"Horse slaughter is a cruel practice that only benefits foreign interests," said Nancy Perry, senior vice president of ASPCA Government Relations. "Using taxpayer dollars to fund this abhorrent industry is irresponsible and wasteful. We are grateful to Representatives Moran and Young for their strong leadership in advocating to protect our nation’s revered equines."

Horse slaughter is inherently cruel and often erroneously compared to humane euthanasia. The methods used to slaughter horses rarely result in quick, painless deaths, as horses are difficult to stun and often remain conscious during their butchering and dismemberment. Whether slaughter occurs in the U.S. or abroad, these equines suffer incredible abuse even before they arrive at the slaughterhouse, often transported for more than 24 hours at a time without food, water or rest, and in dangerously overcrowded trailers where the animals are often seriously injured or even killed in transit. The majority of horses killed for human consumption are young, healthy animals who could go on to lead productive lives with loving owners. Last year, more than 160,000 American horses were sent to a cruel death by a grisly foreign industry that produces unsafe food for consumers.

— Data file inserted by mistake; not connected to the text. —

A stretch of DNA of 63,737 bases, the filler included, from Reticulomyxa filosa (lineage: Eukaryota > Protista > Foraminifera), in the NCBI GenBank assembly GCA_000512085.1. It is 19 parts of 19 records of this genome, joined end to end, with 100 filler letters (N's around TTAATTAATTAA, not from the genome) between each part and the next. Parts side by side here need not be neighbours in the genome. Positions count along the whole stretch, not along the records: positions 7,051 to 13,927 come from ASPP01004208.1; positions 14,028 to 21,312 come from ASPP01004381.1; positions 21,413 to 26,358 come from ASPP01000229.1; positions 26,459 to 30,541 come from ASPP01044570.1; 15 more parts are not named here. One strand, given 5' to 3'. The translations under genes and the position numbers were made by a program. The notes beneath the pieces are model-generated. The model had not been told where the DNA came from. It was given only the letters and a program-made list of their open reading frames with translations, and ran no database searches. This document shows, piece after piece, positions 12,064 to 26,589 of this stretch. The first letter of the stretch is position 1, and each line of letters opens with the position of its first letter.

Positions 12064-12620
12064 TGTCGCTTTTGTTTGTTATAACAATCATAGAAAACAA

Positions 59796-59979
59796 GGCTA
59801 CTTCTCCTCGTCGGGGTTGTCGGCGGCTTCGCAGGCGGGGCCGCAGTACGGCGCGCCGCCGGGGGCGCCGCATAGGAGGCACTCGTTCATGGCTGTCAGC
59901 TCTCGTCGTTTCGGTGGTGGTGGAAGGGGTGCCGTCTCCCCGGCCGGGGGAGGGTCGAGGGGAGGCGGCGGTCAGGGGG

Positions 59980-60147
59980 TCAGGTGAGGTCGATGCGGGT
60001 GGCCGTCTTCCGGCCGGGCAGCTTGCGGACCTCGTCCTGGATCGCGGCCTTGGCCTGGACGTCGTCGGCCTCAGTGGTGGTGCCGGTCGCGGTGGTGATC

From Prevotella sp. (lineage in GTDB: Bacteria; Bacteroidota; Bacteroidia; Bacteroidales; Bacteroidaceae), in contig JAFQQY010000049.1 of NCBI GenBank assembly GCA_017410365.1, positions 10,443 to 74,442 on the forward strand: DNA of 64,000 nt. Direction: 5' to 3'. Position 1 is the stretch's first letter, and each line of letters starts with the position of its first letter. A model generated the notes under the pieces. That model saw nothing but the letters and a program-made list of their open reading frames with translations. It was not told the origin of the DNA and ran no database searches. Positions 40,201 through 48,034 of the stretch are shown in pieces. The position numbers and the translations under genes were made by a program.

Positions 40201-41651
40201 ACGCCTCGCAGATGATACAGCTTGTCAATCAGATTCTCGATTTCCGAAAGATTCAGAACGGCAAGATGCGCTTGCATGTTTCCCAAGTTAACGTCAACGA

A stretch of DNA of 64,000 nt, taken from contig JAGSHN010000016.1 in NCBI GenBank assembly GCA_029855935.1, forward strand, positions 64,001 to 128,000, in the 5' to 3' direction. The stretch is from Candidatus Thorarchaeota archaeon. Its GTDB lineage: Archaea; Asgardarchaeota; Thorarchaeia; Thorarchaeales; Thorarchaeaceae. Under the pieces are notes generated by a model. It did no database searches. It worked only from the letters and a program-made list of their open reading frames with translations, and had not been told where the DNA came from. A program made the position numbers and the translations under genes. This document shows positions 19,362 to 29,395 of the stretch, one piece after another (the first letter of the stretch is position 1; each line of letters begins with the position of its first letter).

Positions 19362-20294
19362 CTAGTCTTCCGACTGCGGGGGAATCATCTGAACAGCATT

"Horses hold a special place in our nation's history and they deserve better than to be slaughtered for the benefit of foreign consumers," said Rep. Moran. "The Committee's vote today will not only save taxpayers' money, but it will help protect these iconic creatures from suffering a cruel fate."

While the Moran-Young Amendment in the appropriations bill protects American communities from the devastating environmental and economic impact of horse slaughter facilities, it does not prohibit the transport of U.S. horses for slaughter across the border to Canada and Mexico. To address this issue, U.S. Sens. Mary Landrieu (D-La.) and Lindsey Graham (R-S.C.), and Reps. Patrick Meehan (R-Pa.) and Jan Schakowsky (D-Ill.), introduced the Safeguard American Food Exports (SAFE) Act (S. 541/H.R. 1094)—bipartisan legislation that would end the current export of American horses for slaughter abroad, and protect the public from consuming toxic horse meat.

In a recent national poll commissioned by the ASPCA, it was revealed that 80 percent of American voters, including the vast majority of horse owners (71 percent), are opposed to the slaughter of U.S. horses for human consumption. To learn more about the ASPCA’s efforts to ban horse slaughter, please visit www.aspca.org.
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Citizen Cosponsor Project

Citizen Cosponsor Project

Please follow the above link to the  Citizen Cosponsor Project and cosponsor H.R, 1094, the SAFE ACT which will ban horse slaughter in the US and prohibit the transfer of horses across borders for the purpose of slaughter.
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"From my earliest memories, I have loved horses with a longing beyond words." ~ Robert Vavra